WebLogic Events

The BigTel engineers knew from the beginning they'd need realtime information. "WebLogic Server has a built-in event service that makes this easy," the Java engineer said. "We built a small browser applet that you'll see in action in the interactive tour. We've captured a screen shot here to illustrate how it works. This bar graph shows the number and priority of all open calls at any moment. Here it shows the current open calls. The bar graph changes to indicate not only number of calls, but also gives you a visual idea of the proportion of critical, high, medium, and low priority calls."

"The bar graph changes immediately whenever a current call status changes or a new call is entered, by any field engineer currently logged into the BigTel App. That's all done with events. When any field engineer opens a new call or changes the priority of an existing call, the problem table is updated, and simultaneously all the applications that have registered an interest in problem-table data are informed of the change."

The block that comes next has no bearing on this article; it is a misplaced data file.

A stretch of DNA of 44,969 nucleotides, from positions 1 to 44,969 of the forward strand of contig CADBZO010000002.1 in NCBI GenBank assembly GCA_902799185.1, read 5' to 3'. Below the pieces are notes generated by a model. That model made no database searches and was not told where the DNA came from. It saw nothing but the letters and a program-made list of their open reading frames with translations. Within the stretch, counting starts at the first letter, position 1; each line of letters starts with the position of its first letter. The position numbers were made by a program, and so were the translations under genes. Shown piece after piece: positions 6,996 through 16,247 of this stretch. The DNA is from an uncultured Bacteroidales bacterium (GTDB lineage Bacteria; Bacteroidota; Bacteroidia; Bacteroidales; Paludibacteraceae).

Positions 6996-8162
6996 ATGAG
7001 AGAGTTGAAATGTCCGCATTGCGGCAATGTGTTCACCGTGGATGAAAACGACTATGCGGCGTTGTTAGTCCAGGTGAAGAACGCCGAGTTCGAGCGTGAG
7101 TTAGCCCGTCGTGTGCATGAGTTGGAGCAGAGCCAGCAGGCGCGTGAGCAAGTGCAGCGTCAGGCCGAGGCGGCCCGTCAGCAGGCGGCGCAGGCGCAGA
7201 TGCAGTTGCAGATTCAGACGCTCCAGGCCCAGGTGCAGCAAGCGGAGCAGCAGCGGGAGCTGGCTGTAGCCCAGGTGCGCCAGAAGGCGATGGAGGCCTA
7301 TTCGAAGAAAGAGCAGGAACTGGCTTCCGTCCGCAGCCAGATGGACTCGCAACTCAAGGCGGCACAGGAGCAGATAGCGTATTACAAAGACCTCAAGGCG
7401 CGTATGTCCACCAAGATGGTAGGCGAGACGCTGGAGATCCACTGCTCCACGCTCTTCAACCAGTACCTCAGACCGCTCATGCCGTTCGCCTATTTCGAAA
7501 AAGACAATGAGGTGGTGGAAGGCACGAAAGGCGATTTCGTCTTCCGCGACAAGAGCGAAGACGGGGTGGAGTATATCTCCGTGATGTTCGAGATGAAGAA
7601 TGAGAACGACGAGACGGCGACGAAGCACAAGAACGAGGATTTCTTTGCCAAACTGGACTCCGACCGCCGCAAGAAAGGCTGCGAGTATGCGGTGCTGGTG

Bar graph applet

"As clients update the problem table, all the changes get sent to all interested parties -- everyone who has registered interest in changes in the data automatically gets realtime updates. And all that transfer of information is done only when there are changes -- no client ever polls, or camps on the wire waiting for a potential change."

"Is this what everyone's been talking about -- server-side push?" Mr. Imayess asked. "Is there really anything to all the hype?"

"A lot of the hype is just that -- some people who advertise push really just use very smart pull," the Java engineer nodded. "But WebLogic Events are true server-side push. The client never asks the server for an update. The server automatically updates the client as soon as the event happens. It's efficient with network resources, and the events themselves are light enough so the server can handle thousands of them a second. It's very cool."

"So what about business rules for making sure we service our various levels of contracts at the right priority?" asked Mr. Imayess.

"Glad you asked! Take a look at this," the Java engineer said.

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